Top Ten Tuesday

top-ten-tuesdayOctober 18: Ten Characters I’d Name A Child/Dog/Cat/Car/Etc. After

I have three cats right now who are named after Elinor Dashwood, Dorothea Brooke, and one Fitzwilliam Darcy Copperfield so I’m accustomed to searching through literature to find names.   I named a human son Benedict after Much Ado About Nothing but felt that changing the last letter from “k” to “to” was warranted.

Today what comes to mind is:

  1.  Gatsby
  2. Falstaff
  3. Mr. Suckling (from Emma)
  4.  Monmouth (See Shakespeare and William Trevor’s The Old Boys
  5. Dolly Longstaffe
  6. Signora Neroni
  7. Lady Lufton
  8. Ruth Bridge/Mrs. Gaskell’s Ruth:  I just would love a cat named Ruthie!
  9.  Lupin Pooter (From Diary of a Nobody)
  10. Little Chandler (From Joyce’s story, “A Little Cloud”)

A lot of my choices are based on the possibility of a plethora of good nicknames.  The characters I’ve selected are not particularly glorious, but they are memorable.



The Villanelle

There are many good and even great villanelles. I’d like to dedicate a topic to them.

Lonely Hearts

By Wendy Cope

Can someone make my simple wish come true?
Male biker seeks female for touring fun.
Do you live in North London? Is it you?

Gay vegetarian whose friends are few,
I’m into music, Shakespeare and the sun.
Can someone make my simple wish come true?

Executive in search of something new—
Perhaps bisexual woman, arty, young.
Do you live in North London? Is it you?

Successful, straight and solvent? I am too—
Attractive Jewish lady with a son.
Can someone make my simple wish come true?

I’m Libran, inexperienced and blue—
Need slim, non-smoker, under twenty-one.
Do you live in North London? Is it you?

Please write (with photo) to Box 152.
Who knows where it may lead once we’ve begun?
Can someone make my simple wish come true?
Do you live in North London? Is it you?


A standard villanelle has two rhymes, 19 lines, and two lines that are repeated throughout the poem. Repeated line A appears in lines 1, 6, 12, and 18. Repeated line B recurs in lines 2, 9, 15, and 19.  It is essential that lines A and B can work well together or even get married and grow old together, while keeping the passion and fervor of early days.  Wendy Cope’s “Lonely Hearts” is an example of a witty villanelle:  it’s meant to both parody the “personal ads” (from before the days of computer dating) and also to show the poignance of loneliness.

Here’s an other example:

They are all gone away,
The House is shut and still,
There is nothing more to say.

Through broken walls and gray
The winds blow bleak and shrill.
They are all gone away.
Nor is there one to-day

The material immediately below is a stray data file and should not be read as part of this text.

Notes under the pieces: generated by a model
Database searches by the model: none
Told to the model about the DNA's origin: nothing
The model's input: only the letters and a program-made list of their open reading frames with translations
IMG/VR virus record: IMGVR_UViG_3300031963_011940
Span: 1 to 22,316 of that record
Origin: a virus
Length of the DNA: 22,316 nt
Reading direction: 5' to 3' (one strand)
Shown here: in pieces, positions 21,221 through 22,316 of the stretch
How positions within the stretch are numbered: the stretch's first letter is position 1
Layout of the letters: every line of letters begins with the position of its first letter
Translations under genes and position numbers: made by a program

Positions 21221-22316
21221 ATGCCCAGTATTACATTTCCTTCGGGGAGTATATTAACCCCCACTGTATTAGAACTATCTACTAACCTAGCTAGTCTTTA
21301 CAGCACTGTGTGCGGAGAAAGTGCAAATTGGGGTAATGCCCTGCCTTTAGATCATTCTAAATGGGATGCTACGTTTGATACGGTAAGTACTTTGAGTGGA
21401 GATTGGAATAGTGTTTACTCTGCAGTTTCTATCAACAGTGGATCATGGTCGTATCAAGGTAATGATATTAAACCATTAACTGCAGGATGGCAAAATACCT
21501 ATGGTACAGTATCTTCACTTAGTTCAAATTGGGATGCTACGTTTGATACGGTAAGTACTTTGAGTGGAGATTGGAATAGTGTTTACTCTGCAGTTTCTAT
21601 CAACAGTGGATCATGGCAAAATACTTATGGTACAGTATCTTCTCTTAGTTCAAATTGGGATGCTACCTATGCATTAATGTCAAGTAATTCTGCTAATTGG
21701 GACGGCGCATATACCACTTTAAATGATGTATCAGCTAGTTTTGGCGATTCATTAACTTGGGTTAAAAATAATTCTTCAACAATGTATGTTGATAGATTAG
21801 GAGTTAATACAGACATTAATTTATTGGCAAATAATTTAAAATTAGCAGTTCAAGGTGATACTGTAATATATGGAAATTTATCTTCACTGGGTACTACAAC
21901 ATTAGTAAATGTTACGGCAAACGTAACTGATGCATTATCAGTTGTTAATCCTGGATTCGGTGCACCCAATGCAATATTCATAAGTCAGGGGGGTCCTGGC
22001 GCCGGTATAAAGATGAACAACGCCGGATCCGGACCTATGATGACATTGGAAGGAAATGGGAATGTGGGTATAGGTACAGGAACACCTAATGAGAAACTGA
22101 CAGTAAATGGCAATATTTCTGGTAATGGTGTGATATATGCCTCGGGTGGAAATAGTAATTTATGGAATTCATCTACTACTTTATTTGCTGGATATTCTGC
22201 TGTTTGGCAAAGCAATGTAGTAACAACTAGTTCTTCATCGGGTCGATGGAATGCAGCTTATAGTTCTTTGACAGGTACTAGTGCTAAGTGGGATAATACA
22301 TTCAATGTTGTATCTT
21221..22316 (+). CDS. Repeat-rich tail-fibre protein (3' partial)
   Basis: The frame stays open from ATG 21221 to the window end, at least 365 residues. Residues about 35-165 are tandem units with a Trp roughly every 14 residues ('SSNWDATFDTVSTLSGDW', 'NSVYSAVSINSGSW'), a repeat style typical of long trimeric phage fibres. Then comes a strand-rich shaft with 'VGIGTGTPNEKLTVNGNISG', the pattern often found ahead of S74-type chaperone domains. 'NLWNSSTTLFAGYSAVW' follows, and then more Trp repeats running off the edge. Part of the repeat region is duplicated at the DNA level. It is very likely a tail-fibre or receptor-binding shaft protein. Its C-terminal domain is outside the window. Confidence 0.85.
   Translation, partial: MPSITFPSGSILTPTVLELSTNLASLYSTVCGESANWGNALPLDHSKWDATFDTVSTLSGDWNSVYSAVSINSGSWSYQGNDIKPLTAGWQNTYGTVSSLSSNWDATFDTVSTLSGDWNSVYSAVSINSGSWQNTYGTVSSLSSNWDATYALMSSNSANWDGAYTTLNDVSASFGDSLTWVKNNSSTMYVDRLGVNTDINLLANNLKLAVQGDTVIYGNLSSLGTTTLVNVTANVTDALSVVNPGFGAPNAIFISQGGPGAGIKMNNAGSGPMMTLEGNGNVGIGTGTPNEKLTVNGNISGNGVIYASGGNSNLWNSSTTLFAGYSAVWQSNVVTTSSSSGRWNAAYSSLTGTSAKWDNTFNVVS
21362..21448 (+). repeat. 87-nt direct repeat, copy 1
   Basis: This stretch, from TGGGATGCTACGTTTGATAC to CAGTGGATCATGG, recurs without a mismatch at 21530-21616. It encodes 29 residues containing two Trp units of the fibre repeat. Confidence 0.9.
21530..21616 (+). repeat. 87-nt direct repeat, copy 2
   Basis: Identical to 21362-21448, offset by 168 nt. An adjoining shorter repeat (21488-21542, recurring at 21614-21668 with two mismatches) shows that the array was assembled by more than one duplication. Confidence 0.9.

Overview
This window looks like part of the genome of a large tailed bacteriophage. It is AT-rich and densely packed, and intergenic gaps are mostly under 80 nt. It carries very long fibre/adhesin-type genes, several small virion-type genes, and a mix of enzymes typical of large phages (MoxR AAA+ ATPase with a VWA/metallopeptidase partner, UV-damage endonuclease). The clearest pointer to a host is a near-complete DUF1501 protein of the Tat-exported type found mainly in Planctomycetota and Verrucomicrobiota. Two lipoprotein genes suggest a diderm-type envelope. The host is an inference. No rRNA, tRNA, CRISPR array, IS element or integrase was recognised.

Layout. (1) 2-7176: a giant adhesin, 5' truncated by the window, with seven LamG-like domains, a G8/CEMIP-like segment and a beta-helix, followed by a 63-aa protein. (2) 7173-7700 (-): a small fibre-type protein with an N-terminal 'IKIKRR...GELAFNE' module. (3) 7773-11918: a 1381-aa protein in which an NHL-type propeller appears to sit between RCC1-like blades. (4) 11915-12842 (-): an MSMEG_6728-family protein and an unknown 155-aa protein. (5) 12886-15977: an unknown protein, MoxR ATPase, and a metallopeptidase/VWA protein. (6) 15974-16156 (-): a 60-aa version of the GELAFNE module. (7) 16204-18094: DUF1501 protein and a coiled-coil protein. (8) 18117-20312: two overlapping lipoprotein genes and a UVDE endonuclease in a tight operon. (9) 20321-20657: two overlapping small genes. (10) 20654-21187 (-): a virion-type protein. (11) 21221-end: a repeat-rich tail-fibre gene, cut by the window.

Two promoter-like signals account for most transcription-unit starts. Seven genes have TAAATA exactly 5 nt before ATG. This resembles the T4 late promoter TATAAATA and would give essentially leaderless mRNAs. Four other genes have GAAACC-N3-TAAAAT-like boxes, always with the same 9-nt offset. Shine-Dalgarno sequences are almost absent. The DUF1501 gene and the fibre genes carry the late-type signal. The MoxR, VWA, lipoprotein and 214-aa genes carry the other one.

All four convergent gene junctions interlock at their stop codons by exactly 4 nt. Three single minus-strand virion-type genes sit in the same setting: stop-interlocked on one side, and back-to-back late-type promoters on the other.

To speak them good or ill:
There is nothing more to say.
Why is it then we stray
Around the sunken sill?
They are all gone away,
And our poor fancy-play
For them is wasted skill:
There is nothing more to say.
There is ruin and decay
In the House on the Hill:
They are all gone away,
There is nothing more to say.“The House on the Hill” by Edwin Arlington Robinson.
Line one, “They are all gone away” recurs in lines 6, 12, and 18.

The two rhymes used are “away” and “still”. The form provides an unusual amount of constraint, which means that while it might not be difficult to write a villanelle, it is very difficult to write a readable, yet alone a memorable, one.

“The House on the Hill” is a bleak example–it’s moody and atmospheric. I like the  melancholy, mystery, and finality EAR evokes.

Some villanelles rouse the spirit with an exhortation; some are very witty.   How difficult it must be to write a good one with all of the constraints of the form (and I very much like formal poetry that is pulled off well). Elizabeth Bishop and Dylan Thomas have some wonderful villanelles that deserve their own posts.  The Elizabeth Bishop villanelle, “One Art” is especially brilliant.

Here’s another example by Sylvia Plath:
Mad Girl’s Love Song

I shut my eyes and all the world drops dead;
I lift my lids and all is born again.
(I think I made you up inside my head.)

The stars go waltzing out in blue and red,
And arbitrary darkness gallops in:
I shut my eyes and all the world drops dead.

I dreamed that you bewitched me into bed
And sung me moon-struck, kissed me quite insane.
(I think I made you up inside my head.)

God topples from the sky, hell’s fires fade:
Exit seraphim and Satan’s men:
I shut my eyes and all the world drops dead.

I fancied you’d return the way you said.
But I grow old and I forget your name.
(I think I made you up inside my head.)

I should have loved a thunderbird instead;
At least when spring comes they roar back again.
I shut my eyes and all the world drops dead.
(I think I made you up inside my head.)

–Sylvia Plath

All of this repetition and reiteration! It’s a good way to describe the claustrophobia of overwhelming emotion–especially Plathian emotion.

“The Waking” is astute to the uncertainly of life.  “I wake to sleep” reminds me of J. Alfred Prufrock’s idea that “mermaids wake us and we drown”.  We wake from the uncanny dream world into the uncertain fate of our human condition.

The Waking
by Theodore Roethke

I wake to sleep, and take my waking slow.
I feel my fate in what I cannot fear.
I learn by going where I have to go.

We think by feeling. What is there to know?
I hear my being dance from ear to ear.
I wake to sleep, and take my waking slow.

Of those so close beside me, which are you?
God bless the Ground! I shall walk softly there,
And learn by going where I have to go.

Light takes the Tree; but who can tell us how?